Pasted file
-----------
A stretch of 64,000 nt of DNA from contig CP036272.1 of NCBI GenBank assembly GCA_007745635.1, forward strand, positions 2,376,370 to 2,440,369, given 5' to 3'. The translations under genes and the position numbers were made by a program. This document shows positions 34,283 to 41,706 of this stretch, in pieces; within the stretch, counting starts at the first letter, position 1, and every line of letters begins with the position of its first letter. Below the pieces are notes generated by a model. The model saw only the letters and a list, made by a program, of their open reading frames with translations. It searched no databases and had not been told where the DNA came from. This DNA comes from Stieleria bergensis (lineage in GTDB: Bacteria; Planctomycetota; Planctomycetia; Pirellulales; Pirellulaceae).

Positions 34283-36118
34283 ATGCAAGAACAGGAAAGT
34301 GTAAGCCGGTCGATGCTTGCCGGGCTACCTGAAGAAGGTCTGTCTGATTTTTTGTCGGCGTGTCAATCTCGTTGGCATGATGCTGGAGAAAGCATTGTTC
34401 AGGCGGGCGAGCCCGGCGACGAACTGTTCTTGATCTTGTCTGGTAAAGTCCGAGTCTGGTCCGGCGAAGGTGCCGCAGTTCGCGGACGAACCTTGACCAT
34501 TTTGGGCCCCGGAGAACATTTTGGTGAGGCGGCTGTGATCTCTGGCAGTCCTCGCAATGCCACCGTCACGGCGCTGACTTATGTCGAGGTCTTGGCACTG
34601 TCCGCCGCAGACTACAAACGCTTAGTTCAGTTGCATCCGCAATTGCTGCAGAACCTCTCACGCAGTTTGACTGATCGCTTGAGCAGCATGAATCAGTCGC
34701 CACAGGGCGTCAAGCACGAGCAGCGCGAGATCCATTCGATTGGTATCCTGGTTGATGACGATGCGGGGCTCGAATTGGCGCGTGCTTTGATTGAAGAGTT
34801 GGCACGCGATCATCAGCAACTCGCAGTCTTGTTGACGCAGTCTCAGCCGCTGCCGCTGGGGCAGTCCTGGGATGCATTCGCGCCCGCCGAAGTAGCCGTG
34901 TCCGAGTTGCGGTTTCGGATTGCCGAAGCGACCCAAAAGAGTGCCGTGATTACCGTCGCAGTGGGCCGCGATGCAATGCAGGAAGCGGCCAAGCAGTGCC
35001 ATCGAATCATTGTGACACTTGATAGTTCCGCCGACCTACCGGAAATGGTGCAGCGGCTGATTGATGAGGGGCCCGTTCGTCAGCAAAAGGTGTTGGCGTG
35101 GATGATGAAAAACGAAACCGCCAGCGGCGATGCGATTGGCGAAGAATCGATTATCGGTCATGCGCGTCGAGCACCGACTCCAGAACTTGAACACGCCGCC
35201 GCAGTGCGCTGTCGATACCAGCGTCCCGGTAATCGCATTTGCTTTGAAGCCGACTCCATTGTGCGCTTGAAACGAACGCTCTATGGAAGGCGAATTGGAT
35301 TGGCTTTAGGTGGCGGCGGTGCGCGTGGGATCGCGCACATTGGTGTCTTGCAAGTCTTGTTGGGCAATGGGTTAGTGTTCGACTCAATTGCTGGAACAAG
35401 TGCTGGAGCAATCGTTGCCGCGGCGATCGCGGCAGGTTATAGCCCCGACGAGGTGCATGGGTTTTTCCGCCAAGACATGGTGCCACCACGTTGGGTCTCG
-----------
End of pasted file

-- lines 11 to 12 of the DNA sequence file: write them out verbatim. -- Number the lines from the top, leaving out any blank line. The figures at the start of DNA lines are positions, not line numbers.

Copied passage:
35001 ATCGAATCATTGTGACACTTGATAGTTCCGCCGACCTACCGGAAATGGTGCAGCGGCTGATTGATGAGGGGCCCGTTCGTCAGCAAAAGGTGTTGGCGTG
35101 GATGATGAAAAACGAAACCGCCAGCGGCGATGCGATTGGCGAAGAATCGATTATCGGTCATGCGCGTCGAGCACCGACTCCAGAACTTGAACACGCCGCC